4. Results

We identified six main agricultural practices that some farmers in the forest-fringe communities of the Ashanti region complement with slash-and-burn. These are chemical fertilizers, pesticides, herbicides, improved seeds, animal manure, and crop rotation. While 64.6% of the farmers adopt at least one of the practices, 35.4% have some reservations that discourage them from adoption of any practice. Out of the 103 farmers that rely only on slash-and-burn, 44.7%, 28.2%, and 13.6% perceive that the above complementary practices are expensive, not useful, and difficult to work with, respectively. There are other secondary reservations as well (such as ‘not allowed’ = 7.8%, and ‘no more supplies’ = 5.8%). The majority of these 103 non-adopters (76.7%) do however practice inter-cropping to hedge against the failure of a given crop, and 72.4% of these mixed croppers perceive the aforementioned agricultural practices as not useful. Most of these mixed croppers admitted that they do not need to rely on inputs for increased production because the residues from their crops add nutrients to the soil—a statement that is technically true but short sighted, given that nutrients are progressively leached in the absence of fallowing.
Various land tenure systems exist in the forest-fringe communities. We have categorized them into three—private land (own land), leased land, and forest reserve (Table 2), based on the responses the farmers gave concerning how they obtained the land. Private land is the land that the holder owned through gifting, share cropping to land sharing arrangements, inheritance, and outright purchase. Leased land is that which the farmer rents for a period of time and pays the rent by either cash or other crop sharing arrangements. Reserve land is a degraded land in the forest reserve that the foresters apportion to farmers in need of land but require the farmers to interplant their food crops with trees supplied by the foresters.
The majority (75.7%) of the non-adopters own their farmlands, while 10.7% and 13.6% farm on leased land and reserve land, respectively. Out of the 46 non-adopters who own their farmlands, 76.1% perceive the agricultural practices as expensive. These farmers reported that their farming operations do not yield enough income to purchase inputs. Data on incomes were however difficult to obtain from farmers. Finally, 78.6% of the non-adopters who perceive the practices to be difficult to apply own their farmlands. Probing further, we found that these farmers have not attempted to apply any of the practices before; hence, the farmers only perceive adoption to be overly difficult to attempt, suggesting a crucial role for further agricultural extension.
According to the reserve-land farmers who secured their farmlands from forestry officials, one condition of their land acquisition was that they would apply no chemical agricultural input (e.g., herbicides, pesticides) because these inputs adversely affect the survival and growth of the young trees planted amidst food crops. Land tenure and associated farming systems therefore have effects on the likelihood of farmers adopting complementary agricultural practices. Other farmers however have some reasons for adopting various agricultural practices in the study area.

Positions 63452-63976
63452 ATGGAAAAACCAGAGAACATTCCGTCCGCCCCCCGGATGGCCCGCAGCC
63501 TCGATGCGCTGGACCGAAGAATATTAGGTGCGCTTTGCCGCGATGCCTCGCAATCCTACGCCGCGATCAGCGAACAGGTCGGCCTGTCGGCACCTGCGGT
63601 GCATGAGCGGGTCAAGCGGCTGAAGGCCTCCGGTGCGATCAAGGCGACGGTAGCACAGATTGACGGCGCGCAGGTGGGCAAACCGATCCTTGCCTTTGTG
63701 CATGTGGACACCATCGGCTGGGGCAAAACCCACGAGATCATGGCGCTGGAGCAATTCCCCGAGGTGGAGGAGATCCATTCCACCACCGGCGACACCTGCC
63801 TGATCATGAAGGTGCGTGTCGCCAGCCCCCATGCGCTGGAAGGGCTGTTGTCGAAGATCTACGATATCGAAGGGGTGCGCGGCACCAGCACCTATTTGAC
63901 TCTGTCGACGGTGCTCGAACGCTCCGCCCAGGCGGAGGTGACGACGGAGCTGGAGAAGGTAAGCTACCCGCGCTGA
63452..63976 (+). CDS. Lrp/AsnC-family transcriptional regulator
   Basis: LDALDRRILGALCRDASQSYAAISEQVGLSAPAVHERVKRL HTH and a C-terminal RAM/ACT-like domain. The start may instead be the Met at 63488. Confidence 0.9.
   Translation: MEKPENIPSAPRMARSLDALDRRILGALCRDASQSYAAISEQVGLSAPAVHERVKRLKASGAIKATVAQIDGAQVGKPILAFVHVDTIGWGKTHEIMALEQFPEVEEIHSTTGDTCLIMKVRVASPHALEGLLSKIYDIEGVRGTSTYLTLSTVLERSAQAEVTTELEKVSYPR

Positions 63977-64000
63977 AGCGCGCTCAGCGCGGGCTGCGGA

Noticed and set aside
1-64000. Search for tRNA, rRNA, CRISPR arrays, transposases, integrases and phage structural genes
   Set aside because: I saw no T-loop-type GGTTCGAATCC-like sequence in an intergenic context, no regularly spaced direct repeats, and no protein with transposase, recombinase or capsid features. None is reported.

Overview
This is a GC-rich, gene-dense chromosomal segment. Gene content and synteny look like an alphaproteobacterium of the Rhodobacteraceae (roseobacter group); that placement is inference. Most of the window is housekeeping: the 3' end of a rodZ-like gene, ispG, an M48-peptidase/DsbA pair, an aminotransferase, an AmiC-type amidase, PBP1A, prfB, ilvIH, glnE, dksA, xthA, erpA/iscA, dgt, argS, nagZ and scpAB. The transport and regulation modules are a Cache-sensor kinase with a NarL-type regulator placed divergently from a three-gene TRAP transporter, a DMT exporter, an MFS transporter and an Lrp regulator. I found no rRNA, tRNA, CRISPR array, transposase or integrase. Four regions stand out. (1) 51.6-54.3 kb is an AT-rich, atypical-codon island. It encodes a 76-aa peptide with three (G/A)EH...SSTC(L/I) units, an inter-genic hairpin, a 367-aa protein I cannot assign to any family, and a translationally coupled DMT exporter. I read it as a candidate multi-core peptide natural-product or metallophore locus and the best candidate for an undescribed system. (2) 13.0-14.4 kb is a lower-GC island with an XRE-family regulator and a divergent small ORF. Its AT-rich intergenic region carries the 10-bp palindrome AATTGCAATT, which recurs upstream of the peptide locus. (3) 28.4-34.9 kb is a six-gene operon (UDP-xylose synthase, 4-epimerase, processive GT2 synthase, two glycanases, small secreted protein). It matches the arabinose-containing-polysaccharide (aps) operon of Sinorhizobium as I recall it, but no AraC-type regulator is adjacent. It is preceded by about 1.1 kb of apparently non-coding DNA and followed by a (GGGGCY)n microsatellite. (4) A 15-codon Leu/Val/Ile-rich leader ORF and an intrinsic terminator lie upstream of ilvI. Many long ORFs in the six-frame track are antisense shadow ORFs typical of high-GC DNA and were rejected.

The mean distance from the communities to the nearest central markets where the farmers sell their produce and purchase agricultural inputs is 11 km. Twelve of the 20 study communities have agro-chemical shops from which inhabitants can purchase agricultural inputs. Almost all (18) of the communities have information centers that relay various information, including that on agriculture, to their members. Eleven of the 20 communities had extension service visits at least before our survey. It is however worth mentioning that according to our study, adoption or non-adoption of complementary agricultural practices is not based on a community’s nearness to central markets, availability of agro-chemical shops and information centers in community, operation of periodic markets in community, or any other characteristic of a community. This is because each community had a mix of adopters and non-adopters based on the farmers’ perceptions and some other probable factors which are elaborated in the succeeding sections.

Adoption and Intensity of Adoption of Complementary Agricultural Practices

Chemical fertilizer application is the main practice that 44.1% of the 188 adopters have applied, followed by the use of herbicides (23.9%) and the practice of legume-crop rotation (14.9%). Pesticides use (8.5%), the use of improved seeds (6.4%), and the application of organic manure (2.1%) are the other practices adopted (Table 2).
We conducted canonical correlation analysis to evaluate the multivariate-shared relationship between social, institutional and farm factors and adoption and intensity of adoption of agricultural practices. The analysis produced two canonical covariates with squared canonical correlations (Rc2) of 0.716 and 0.094 for canonical variates 1 and 2, respectively (Table 3). The test statistics of the multivariate model adopting Wilks’ Lambda criterion (λ = 0.257, F(20,552.00) = 26.791, ρ < 0.001) indicate that the full model is statistically significant and that the model explains 74.3% (1 − λ) of the variance shared between the two sets of variables. The dimension reduction analysis for canonical variates 1 to 2 (F(20,552.00) = 26.791, ρ < 0.001) and 2 to 2 (F(9,277.00) = 3.198, ρ < 0.005) indicate that both functions are statistically significant (Table A2). However, given the Rc2 effect of each function (71.6% and 9.4%) of shared variance for canonical variates 1 to 2 and 2 to 2, respectively), the first canonical variate is more noteworthy of interpretation although the second function is still significant for interpretation.